What makes a house a home? Some would say that it’s art.

“It’s one of the main things in the house that gives it a certain feel,” says Lucy Fenton, owner of interior-design store Fenton & Fenton “When you look around the house, every piece means something.”

Fenton began her art collection at a young age, a hobby that eventually led to her vibrant, eclectic – and often kitsch – interior stores in Prahran and Collingwood, where she sells furniture and homewares, and represents Australian artistic talent.

The Gallery by Fenton & Fenton will be one of the vendors at the Affordable Art Fair, running at the Royal Exhibition Building from September 5 to September 8. Ahead of the fair, we asked Fenton, Anna Prifti from West End Art Space and Beulah Van Rensburg from Van Rensburg Galleries to share some tips on starting an art collection.

Love it or leave it

The emotive nature of art means your love of it should be the primary motivating factor. Anna Prifti, explains: “If you connect with it, buy it. An artwork is an investment in your home environment, so select the piece that you fall for, then when it is on your wall, it will speak to you every day.”

Fenton agrees. While there are no rules, she says, you should let one point guide you when it comes to buying art for your home. “I’ve said it so many times and I’m sticking to it,” she says. “Buy what you love. It doesn’t have to be expensive or big, but if it resonates with you, that’s the number one reason to purchase it.”

If you don’t even know what your taste is yet, get out there. “The more art you see and the more research you do – going to galleries, stores, auctions – then you start working out what you like and what you don’t,” says Fenton.

The cost

Budget plays a role when it comes to buying art, so consider what you’re willing to spend. At the Affordable Art Fair you can expect works that range from $100 to $12,000, with all prices clearly labelled. Anna Prifti says that she offers interest-free loans through Art Money “to make it easier for everyone’s budget”.

But Fenton stresses that cost shouldn’t always drive your choices. “I’d rather buy a small piece that I love, by an artist I really love, than a big piece just because it’s cheap,” she says. “Over time, you could collect a few smaller pieces and have a collage.”

Where to look

Art is like treasure, and you can find it in galleries, artist studios, auctions and even vintage stores. The Affordable Art Fair hosts thousands of artworks from around the world under one roof – you can dip your toe in the art market and see what calls to you.

“I’m a real advocate for looking at auction houses – even vintage stores,” Fenton says. “I found an original piece in an op shop the other day by an unknown artist for $15. I just had it framed beautifully.”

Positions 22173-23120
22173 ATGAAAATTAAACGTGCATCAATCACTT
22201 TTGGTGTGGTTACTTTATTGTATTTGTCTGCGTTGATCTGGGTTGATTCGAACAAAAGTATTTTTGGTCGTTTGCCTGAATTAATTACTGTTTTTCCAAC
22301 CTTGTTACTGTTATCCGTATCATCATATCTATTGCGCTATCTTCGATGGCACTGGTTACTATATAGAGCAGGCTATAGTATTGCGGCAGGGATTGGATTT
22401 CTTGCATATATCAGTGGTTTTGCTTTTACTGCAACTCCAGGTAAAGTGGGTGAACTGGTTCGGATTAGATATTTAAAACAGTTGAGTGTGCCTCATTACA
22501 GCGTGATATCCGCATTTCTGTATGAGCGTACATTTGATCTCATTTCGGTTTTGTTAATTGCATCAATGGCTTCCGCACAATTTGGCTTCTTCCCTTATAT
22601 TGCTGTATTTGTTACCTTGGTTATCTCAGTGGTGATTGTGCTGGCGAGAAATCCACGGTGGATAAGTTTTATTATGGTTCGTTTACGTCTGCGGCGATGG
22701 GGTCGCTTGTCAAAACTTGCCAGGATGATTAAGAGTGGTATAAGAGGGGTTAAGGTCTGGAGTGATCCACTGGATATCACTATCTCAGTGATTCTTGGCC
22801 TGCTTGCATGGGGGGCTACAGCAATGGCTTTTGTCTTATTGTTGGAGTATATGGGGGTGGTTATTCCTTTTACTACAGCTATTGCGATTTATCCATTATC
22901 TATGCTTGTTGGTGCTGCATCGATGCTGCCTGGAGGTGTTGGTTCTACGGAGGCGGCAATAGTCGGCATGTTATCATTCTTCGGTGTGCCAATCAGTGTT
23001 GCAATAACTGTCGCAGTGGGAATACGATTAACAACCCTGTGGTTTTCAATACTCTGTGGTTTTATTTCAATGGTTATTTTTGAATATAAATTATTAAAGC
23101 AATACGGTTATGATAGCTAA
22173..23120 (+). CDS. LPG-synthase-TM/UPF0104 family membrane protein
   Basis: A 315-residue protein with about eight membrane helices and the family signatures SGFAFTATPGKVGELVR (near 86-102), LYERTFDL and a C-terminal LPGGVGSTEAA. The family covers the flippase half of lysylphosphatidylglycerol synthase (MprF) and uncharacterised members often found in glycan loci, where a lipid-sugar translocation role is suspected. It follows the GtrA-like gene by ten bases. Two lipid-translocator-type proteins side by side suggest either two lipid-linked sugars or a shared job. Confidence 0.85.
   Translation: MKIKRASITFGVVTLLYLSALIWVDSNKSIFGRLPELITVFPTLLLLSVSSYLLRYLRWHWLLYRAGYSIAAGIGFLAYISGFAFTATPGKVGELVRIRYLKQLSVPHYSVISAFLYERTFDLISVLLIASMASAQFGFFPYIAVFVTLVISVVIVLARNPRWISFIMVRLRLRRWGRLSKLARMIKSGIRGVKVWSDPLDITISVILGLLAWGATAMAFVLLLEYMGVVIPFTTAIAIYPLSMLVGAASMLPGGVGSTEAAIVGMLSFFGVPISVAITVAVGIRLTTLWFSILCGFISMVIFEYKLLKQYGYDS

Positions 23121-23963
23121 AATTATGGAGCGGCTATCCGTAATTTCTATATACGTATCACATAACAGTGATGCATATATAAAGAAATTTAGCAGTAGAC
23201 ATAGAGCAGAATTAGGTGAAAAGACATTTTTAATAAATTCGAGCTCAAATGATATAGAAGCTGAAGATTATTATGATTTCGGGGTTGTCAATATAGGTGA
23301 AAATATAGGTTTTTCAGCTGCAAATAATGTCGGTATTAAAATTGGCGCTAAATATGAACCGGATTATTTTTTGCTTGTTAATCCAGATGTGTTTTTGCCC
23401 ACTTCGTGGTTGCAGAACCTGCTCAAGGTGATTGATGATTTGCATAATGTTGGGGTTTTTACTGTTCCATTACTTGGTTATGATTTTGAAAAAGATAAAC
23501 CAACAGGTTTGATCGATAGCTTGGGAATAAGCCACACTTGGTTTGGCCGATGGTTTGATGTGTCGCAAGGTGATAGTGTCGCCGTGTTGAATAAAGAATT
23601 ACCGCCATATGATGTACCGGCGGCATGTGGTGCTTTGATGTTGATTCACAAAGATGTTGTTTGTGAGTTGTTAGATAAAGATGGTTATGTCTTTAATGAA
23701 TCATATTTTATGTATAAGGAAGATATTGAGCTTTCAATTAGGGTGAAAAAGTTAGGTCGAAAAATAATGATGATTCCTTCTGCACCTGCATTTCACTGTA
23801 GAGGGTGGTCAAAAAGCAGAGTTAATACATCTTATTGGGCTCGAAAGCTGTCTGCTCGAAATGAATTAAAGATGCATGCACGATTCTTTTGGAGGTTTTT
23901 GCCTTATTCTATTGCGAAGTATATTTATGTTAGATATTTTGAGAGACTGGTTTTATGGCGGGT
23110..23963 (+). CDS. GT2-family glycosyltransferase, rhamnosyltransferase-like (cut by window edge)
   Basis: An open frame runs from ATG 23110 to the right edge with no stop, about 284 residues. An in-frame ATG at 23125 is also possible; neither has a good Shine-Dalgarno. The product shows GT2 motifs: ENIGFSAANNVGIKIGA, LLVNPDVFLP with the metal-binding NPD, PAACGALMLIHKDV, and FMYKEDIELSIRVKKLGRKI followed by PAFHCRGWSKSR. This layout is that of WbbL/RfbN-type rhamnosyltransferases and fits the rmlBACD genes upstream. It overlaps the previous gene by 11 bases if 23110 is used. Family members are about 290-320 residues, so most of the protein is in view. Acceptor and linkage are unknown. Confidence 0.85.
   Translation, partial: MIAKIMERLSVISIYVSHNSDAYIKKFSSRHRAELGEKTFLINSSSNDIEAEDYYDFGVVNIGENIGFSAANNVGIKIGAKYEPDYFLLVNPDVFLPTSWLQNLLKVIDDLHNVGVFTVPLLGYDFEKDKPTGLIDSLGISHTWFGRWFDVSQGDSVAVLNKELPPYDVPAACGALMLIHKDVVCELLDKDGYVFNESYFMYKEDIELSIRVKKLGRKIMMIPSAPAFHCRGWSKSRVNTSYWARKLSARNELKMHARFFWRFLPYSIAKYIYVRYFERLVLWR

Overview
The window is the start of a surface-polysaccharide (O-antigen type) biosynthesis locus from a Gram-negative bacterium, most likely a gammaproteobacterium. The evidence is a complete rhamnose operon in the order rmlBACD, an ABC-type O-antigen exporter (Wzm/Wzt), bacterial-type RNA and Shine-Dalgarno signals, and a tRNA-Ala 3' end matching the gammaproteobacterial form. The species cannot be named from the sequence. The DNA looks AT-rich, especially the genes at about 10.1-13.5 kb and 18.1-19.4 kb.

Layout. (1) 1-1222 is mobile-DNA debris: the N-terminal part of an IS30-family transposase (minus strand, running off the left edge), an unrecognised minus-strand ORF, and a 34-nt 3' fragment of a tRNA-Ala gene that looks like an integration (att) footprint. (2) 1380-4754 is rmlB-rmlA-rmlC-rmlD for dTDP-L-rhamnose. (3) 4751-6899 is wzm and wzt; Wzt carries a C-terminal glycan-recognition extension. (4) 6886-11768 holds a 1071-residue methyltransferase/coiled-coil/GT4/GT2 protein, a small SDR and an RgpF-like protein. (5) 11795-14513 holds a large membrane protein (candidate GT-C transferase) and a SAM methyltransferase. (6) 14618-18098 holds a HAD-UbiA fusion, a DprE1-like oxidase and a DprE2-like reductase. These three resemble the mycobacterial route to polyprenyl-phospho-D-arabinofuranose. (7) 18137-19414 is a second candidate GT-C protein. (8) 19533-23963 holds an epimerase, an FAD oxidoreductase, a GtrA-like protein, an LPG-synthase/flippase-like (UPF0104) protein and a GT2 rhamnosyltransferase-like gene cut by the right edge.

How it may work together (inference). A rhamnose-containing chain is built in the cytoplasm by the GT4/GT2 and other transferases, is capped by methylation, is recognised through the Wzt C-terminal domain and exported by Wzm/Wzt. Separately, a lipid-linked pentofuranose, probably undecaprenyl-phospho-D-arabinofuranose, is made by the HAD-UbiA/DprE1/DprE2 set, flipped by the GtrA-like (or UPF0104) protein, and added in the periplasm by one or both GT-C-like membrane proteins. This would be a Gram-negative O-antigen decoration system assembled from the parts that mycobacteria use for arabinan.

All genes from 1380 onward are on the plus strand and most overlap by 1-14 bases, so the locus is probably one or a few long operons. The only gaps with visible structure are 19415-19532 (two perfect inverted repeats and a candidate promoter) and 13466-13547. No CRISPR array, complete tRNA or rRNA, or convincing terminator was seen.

Looking at new talent also has its benefits, as you can often snap up an emerging artist at affordable prices. “If you go to exhibitions of young, up-and-coming artists, you’re going to pick up pieces at a [much] more affordable pricepoint,” Fenton says. “Once they’re represented and in galleries, their pieces generally go up [in value] because they become more well-known.”

Move it around

A reshuffle of pieces around the home is necessary for several reasons. “Don’t be afraid to move your art into different spaces as you acquire new works,” Fenton says. “You might have a piece in your living room that’s been focal for a while, but then over time you’ve been able to invest in something you love more, and you can always move the other piece to your bedroom.”

The same goes for a work that doesn’t seem to match or is too big. “You can still have a really random mix of art in your home and it [will] look great,” Fenton says. “Try not to be too bound by space. You can always find spare wall.”

Have fun

Collecting art should be an exciting process. Beulah Van Rensburg suggests that while you’re at an art show or fair, “grab a glass of champagne, walk around quickly once, eyes and heart open, and see what jumps out at you. Then walk around again slowly and see what it is that really moves you”. As Fenton says: “Be brave, follow your instincts, love what you buy”.

“If you grow out of it, move it rather than sell it. Because art tells the story of your life,” she says. “It reminds you of where you were at a certain time.”

Browse the Affordable Art Fair vendor list here.

The Affordable Art Fair is on from Thursday September 5 to Sunday September 8. Broadsheet readers can receive a half-price General Entry ticket (usually $25) by following this link.

This article was produced by Broadsheet in partnership with Affordable Art Fair.